Larch (Larix laricina) by Ellenor Koppers and Alex MacVeagh

Description:

A larch is the only deciduous softwood that generally grows up to 65-147 ft tall and 60 cm wide. Its leaf is a needle, that are generally found in circular clusters around the branch.Its bark is very thick with deep grooves and can have reddish tint. Its sex organs come with the needles in groups of two or three, males are yellow, females are pink and resemble roses.

Habitat:

Larches can grow in a variety of climates and soil, but prefer wetter areas such as bogs or muskegs and tolerates burns making it a pioneer in the Boreal forests. The Larch is cold tolerant, and can be found as far north as the arctic tree line. It is found throughout Canada, some parts of alaska, and the Northeastern United states.

Where the Larch can be found on campus:

The larch can be found in small to large pockets in the state forest, with occasional specimens in the Woodlot.

Uses, economic and/wildlife: Used to make wooden snowshoes and the knees in wooden boats. It is also a common pulpwood.

Interesting Facts:

Tamarack is Algonquin for “wood used for snowshoes.”

Quaking Aspen (Populus tremuloides) by Lexi Rich and Caitlyn Town

 

Description:

Quaking Aspen is a deciduous hardwood. The average height of a mature tree is 40-50’ with a 20-30’ spread. The bark has a smooth texture with a color of green-white to gray. Marked by thick black horizontal scars and black knots. The leaves are some what round and have a flattened, long petiole.

Uses:

Quaking aspens are used to make toys, popsicle sticks, tongue depressors, clothes pins, crates and paper pulp. Appealing to the eye the quaking aspens adds yellow color to the fall. The leaves of a quaking aspen also appeal to the ears with soft sound. Quaking aspens help wildlife in many different ways. Deer and snowshoe hare eat the leaves of a quaking aspen. The deer the leaves mostly in the fall and early winter. Beavers use the leaves as building materials for their homes. Grouse depend on the buds of the leaves during the winter. The tree itself is a home for a variety of birds and butterflies.

Habitat/Range:

Quaking Aspens live in moist soils and along the edges of pine and spruce forests. Quaking Aspens are pioneer species. Pioneer species means the first to grow back after a forest fire or clear cutting a field. Quaking Aspen range from New England through Canada. Also in the state of Alaska. They also range south into California, Arizona and New Mexico.

Where to Find on Campus:

Quaking Aspen are on campus along the tree lines in the state forest. They are also found in a few mature trees across the road in the school’s wood lot.

Bigtooth Aspen (Populus grandidentata) by Hannah Young and Lauren Townsend

Description

Bigtooth Aspens grow anywhere from 60 to 80 feet tall, and have smooth gray bark for approximately the first 30 years of their life, and then their bark becomes grooved. The leaves are green and turn a yellowish green in the fall, and have margins with large teeth. They grow seed producing flower clusters called catkins that are about 2 to 3 inches long, tan colored, and droopy. The catkins are later produced by small silky fruits.

 

Uses

The Bigtooth Aspen is a deciduous hardwood tree used by humans to make paper, and wooden boxes and crates. Beavers, eastern cottontails, muskrats, and meadow voles use the Bigtooth Aspen as a food source. Beavers, raccoons, opossums, turkeys, eastern gray squirrels, and bald eagles use this tree for shelter.

 

Habitat

Bigtooth Aspen are native to North Eastern and North Central America. They’re a pioneer species, and are shade intolerant, meaning they require large amounts of sun to survive. Due to this, they usually grow on the forest tree line. These trees grow in fertile soil containing sand, clay, and humus: a combination of decomposed leaves and other plant life.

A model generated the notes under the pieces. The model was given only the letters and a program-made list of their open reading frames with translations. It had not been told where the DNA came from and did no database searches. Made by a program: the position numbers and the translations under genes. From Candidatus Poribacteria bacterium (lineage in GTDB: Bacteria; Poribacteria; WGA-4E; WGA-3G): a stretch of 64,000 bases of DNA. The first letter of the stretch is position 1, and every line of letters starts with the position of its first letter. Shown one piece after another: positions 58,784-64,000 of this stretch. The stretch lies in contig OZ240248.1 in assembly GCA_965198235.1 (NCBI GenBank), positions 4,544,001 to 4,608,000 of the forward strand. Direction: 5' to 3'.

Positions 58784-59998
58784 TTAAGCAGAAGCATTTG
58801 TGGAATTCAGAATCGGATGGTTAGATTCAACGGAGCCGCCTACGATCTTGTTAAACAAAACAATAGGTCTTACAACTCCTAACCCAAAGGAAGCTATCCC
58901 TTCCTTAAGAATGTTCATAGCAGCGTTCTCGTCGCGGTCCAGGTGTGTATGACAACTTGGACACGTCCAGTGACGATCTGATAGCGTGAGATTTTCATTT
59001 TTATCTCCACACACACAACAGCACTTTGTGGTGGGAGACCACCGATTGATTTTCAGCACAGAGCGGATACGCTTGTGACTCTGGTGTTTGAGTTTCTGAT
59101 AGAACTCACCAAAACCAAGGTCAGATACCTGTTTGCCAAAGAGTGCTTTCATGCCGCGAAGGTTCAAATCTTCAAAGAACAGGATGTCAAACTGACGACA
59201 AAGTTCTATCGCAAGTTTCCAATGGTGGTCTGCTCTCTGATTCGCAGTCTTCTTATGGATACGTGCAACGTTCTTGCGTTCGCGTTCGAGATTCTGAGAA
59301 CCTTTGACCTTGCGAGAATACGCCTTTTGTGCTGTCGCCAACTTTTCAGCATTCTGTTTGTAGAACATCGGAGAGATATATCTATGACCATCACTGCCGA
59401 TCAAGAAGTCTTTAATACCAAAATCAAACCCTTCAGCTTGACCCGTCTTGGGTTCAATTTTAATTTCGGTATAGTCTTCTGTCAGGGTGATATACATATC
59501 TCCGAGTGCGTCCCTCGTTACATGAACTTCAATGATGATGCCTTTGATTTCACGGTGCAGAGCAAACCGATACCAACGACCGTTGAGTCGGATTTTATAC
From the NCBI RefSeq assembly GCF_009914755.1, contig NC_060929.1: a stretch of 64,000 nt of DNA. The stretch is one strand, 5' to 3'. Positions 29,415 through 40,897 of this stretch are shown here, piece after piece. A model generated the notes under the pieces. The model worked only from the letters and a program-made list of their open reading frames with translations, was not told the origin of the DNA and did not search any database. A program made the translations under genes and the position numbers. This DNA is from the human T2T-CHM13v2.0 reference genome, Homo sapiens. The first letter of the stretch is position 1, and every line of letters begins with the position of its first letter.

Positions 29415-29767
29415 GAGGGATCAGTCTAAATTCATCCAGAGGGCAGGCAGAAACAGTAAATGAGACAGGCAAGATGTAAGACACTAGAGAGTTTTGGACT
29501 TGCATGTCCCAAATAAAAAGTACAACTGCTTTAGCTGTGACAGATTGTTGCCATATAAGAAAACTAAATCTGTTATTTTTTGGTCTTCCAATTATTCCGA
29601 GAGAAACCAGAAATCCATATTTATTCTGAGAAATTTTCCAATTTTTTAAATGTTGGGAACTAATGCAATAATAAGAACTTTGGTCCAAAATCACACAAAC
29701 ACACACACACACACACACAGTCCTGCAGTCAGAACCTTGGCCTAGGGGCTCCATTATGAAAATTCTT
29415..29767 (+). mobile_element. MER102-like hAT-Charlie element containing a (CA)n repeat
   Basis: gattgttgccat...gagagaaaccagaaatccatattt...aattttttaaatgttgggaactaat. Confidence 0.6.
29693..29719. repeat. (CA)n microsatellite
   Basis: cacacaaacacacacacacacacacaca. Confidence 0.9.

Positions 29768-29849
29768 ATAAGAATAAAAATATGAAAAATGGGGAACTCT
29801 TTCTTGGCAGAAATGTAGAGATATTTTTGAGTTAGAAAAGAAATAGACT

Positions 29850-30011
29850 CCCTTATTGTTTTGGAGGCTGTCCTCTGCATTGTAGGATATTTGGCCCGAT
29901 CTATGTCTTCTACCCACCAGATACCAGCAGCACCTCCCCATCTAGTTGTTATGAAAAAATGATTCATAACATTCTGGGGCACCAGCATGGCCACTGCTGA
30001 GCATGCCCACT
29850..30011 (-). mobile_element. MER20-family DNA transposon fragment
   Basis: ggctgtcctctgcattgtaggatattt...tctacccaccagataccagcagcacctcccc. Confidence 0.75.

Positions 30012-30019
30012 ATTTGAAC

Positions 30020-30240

Where to Find on Campus

They grow in pockets on the tree lines of the State Forest, and in a stand of three large specimens in the wood lot across the road from the academy.

American Basswood (Tilia americana) by Sarah Ward and Caleb Davidson

Description:

American Basswood has alternate, ovate leaves that are about as wide as long, with a flattened or heart-shaped base, finely serrated margins, and a short tip at the top of the leaf. The flower’s open in early summer.  Flowers of American Basswood mature into rounded fruits that ripen by late summer. Buds of most basswoods range from reddish brown to bright red to green in winter. Young bark is smooth and has a shiny light gray color, whereas mature wood is lightly cracked and split with a medium gray to brown color; also with darker grooves.   A mature basswood tree height is 80 feet tall with a 40 foot spread.  It’s growth rate is medium, unless in an open area it can grow faster. Basswood is a deciduous Hardwood.  American Basswood has some diseases and a host of pests that may negatively impact the growth of this large tree.

 

Uses:

The weak wood of this tree is both lightweight and odorless, making it the wood of choice for packing food into boxes and crates. However, the inner bark of this and other Basswoods is very tough, and the Native Americans cut it into thin strips and used it for rope, mats, and even bandages.

 

Habitat:

American Basswood require full sunlight and partial shade. American Basswood prefers moist, well-drained, deep, rich soils of variable pH, but adapts to average soils that are seasonally dry. It thrives in full sun to partial sun

 

Interesting Facts:

The basswood is known as the bee tree because of the bees that get honey from the tree.  The flowers and fruit can be ground into a paste for an excellent fruit substitute for chocolate, which is amazing because who doesn’t love chocolate! (Not including Tim Hollis).

 

Where On Campus Can It Be Found?

The American basswood can be found in places along the trail in the state forest tree lines.

Striped Maple (Acer pennsylvanius) by Taylor Hollis and Dylan Braley

Description

The Striped Maple is a Hardwood tree. The average height of the Striped Maple is 16-33 ft tall. The leaf of the Striped Maple is finely toothed and rough edges. The bark is very distinctive with a

Range

The Striped Maple is in the north eastern parts of the United States.This tree is pretty common on campus.You can find it along the trails in the  state forest. Greenish color and white stripes.

Uses